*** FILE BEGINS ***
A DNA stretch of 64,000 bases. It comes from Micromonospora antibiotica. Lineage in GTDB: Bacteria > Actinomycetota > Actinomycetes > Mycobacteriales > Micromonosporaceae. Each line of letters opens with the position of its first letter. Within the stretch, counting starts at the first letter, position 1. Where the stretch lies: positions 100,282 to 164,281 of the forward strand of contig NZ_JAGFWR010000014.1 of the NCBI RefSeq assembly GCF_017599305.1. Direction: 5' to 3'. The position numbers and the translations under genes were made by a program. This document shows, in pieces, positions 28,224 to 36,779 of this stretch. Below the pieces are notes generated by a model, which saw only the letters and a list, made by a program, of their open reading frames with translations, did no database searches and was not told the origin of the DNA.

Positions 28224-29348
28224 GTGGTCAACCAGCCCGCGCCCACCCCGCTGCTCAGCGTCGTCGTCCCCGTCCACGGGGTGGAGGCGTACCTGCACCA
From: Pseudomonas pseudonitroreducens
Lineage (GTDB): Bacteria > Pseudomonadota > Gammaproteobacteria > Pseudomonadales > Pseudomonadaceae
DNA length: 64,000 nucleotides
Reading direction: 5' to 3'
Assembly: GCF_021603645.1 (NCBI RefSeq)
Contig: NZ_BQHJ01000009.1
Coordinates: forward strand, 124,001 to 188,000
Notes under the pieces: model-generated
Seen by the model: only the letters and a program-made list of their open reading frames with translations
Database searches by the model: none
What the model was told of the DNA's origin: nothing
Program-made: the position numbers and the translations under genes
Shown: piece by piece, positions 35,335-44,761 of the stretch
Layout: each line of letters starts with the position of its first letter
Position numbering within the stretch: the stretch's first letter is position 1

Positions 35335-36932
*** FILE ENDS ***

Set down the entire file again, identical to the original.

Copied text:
A DNA stretch of 64,000 bases. It comes from Micromonospora antibiotica. Lineage in GTDB: Bacteria > Actinomycetota > Actinomycetes > Mycobacteriales > Micromonosporaceae. Each line of letters opens with the position of its first letter. Within the stretch, counting starts at the first letter, position 1. Where the stretch lies: positions 100,282 to 164,281 of the forward strand of contig NZ_JAGFWR010000014.1 of the NCBI RefSeq assembly GCF_017599305.1. Direction: 5' to 3'. The position numbers and the translations under genes were made by a program. This document shows, in pieces, positions 28,224 to 36,779 of this stretch. Below the pieces are notes generated by a model, which saw only the letters and a list, made by a program, of their open reading frames with translations, did no database searches and was not told the origin of the DNA.

Positions 28224-29348
28224 GTGGTCAACCAGCCCGCGCCCACCCCGCTGCTCAGCGTCGTCGTCCCCGTCCACGGGGTGGAGGCGTACCTGCACCA
From: Pseudomonas pseudonitroreducens
Lineage (GTDB): Bacteria > Pseudomonadota > Gammaproteobacteria > Pseudomonadales > Pseudomonadaceae
DNA length: 64,000 nucleotides
Reading direction: 5' to 3'
Assembly: GCF_021603645.1 (NCBI RefSeq)
Contig: NZ_BQHJ01000009.1
Coordinates: forward strand, 124,001 to 188,000
Notes under the pieces: model-generated
Seen by the model: only the letters and a program-made list of their open reading frames with translations
Database searches by the model: none
What the model was told of the DNA's origin: nothing
Program-made: the position numbers and the translations under genes
Shown: piece by piece, positions 35,335-44,761 of the stretch
Layout: each line of letters starts with the position of its first letter
Position numbering within the stretch: the stretch's first letter is position 1

Positions 35335-36932